Sunday, June 14, 2009

In God's Name

When I was a child, my parents taught me that God was about love and forgiveness, not hate and punishment. And that's what I have believed all my life.

As a teenager, when I heard Bea Arthur, in her first major TV role as Archie Bunker's nemesis, "Maude," tell someone that "God'll getcha for that," I laughed because it was the opposite of what I believed. And that, it seems to me, is the essence of really good comedy.

Because, you see, I don't believe that God will "get" anyone for anything.

I'm not sure, frankly, what I believe about God or the existence of an afterlife, but I can say this. If there is a God, I believe he is a loving God who realizes that his children are mere mortals, that there are many things we don't understand, and I believe he would never condemn any of his children to eternal punishment.

(I'll admit, though, that, in the last year or so, I've become less likely to believe that God has a plan, and each of us is playing out his/her role in it. The logic behind deliberately permitting such widespread failure and pain escapes me — but if this is part of some elaborate plan, I suppose God has his reasons.)

Anyway, when Maude confidently asserted that God would "get" someone for something, I laughed. I thought it was funny.

But there hasn't been anything funny about the conflict I have felt when other people have expressed thoughts that contradicted those things that I believe in my heart. Unlike Bea Arthur, they haven't said those things to be funny.

And there may never have been a time in my life when I have felt that conflict as keenly as lately, when I have read reports that Southern Baptist Rev. Wiley Drake says he is praying for Barack Obama's death.

Drake's comments have been dismissed as "unbiblical" by the present leader of the Southern Baptist Convention.

I would hope so. Asking God to kill someone seems like a very un–Christian thing to do. Well, it seems that way to me, anyway. Doesn't it go against what Jesus taught?

And I hope most Southern Baptists agree with me. In Arkansas, where I was brought up, Southern Baptists are the largest religious group, and I knew many when I was growing up. Most seemed then to have an affinity for the concept of being "born again." I presume they still do.

Some were my friends. Some still are. In fact, the first person I voted for in a presidential election openly called himself "born again."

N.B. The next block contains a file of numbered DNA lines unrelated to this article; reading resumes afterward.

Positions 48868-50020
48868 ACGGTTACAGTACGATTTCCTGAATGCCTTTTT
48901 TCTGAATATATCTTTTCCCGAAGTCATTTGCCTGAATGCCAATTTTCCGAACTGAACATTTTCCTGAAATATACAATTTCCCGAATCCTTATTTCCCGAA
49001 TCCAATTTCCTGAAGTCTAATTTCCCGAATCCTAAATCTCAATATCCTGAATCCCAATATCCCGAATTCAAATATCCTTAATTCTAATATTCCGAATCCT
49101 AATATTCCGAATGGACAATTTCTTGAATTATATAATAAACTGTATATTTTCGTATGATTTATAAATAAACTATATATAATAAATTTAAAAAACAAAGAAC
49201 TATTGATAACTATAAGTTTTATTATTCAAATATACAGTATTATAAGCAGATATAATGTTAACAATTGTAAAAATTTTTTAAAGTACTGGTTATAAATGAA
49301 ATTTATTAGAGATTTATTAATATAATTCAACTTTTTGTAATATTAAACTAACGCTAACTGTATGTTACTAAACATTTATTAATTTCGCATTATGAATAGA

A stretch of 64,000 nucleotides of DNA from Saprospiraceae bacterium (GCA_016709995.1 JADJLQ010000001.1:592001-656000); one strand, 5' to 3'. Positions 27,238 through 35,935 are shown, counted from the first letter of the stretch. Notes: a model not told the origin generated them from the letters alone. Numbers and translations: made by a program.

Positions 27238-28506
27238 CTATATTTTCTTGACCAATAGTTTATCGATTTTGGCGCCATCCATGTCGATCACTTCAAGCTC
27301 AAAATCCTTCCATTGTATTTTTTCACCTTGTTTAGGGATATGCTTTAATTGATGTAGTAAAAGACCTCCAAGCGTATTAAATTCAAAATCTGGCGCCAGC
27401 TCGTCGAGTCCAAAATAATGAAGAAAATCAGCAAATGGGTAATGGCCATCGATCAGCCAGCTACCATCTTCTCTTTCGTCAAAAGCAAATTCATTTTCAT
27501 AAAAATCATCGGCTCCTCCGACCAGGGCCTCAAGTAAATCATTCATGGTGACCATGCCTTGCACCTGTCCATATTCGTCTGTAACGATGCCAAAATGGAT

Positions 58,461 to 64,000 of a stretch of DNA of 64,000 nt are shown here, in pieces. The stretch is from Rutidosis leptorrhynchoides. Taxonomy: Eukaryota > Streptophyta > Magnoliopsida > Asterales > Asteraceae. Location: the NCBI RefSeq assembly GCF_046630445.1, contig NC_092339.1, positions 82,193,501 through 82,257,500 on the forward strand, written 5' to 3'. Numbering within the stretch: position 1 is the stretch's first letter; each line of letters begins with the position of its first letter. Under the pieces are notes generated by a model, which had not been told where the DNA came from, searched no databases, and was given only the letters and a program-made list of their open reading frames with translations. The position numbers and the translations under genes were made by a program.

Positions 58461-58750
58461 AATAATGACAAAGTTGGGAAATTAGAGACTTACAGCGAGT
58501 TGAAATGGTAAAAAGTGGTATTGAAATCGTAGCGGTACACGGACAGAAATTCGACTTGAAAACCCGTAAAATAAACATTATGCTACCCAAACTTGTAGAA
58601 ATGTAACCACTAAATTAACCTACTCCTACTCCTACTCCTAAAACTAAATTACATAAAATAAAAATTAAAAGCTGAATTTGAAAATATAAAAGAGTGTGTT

(Actually, the pastor of my church, a branch of the Methodist denomination here in Dallas, touched on this in one of his sermons recently. And I think he makes a good point when he observes that "when you read the Bible, there doesn't actually seem to be anything called a 'born again experience.' " It all comes down to the translation, he says. In some instances, the word is translated as "again." In others, it is translated as "above." And that affects the meaning of the rest of the sentence.)

I gather, from what I have read of Drake's comments, that he considers himself "born again." And, frankly, that is fine with me. To me, such a phrase is no different from saying one is "saved." It reflects one's commitment to what one believes, which is something I can respect and admire.

The problem I have with the "born again" mentality is that, most of the time, it seems to be an exclusive label — like knowing the password that gets you into a ritzy club. I've known some people who considered themselves "born again" and yet could embrace all Christians, even those with whom they did not agree on every issue. But many seem to feel that, if you do not call yourself "born again," you are not an authentic Christian — and, therefore, not worthy of admittance into the ritzy club.

Drake seems to fall into the latter category.

But, you know, Drake isn't the only religious leader who's been actively shoving his foot in his mouth lately. Obama's former minister, Jeremiah Wright, hasn't been helping matters by blaming "them Jews" for not allowing him to speak to the president.

It seems to me that we're getting some very un–Christlike behavior from some of our Christian leaders.

And that reminds me of a statement from Gandhi that my pastor is fond of quoting. "I like your Christ," Gandhi said. "I do not like your Christians. Your Christians are so unlike your Christ."


1 comment:

When EF Talks said...

Thanks for the shout-out, David. Glad what I've said has been helpful.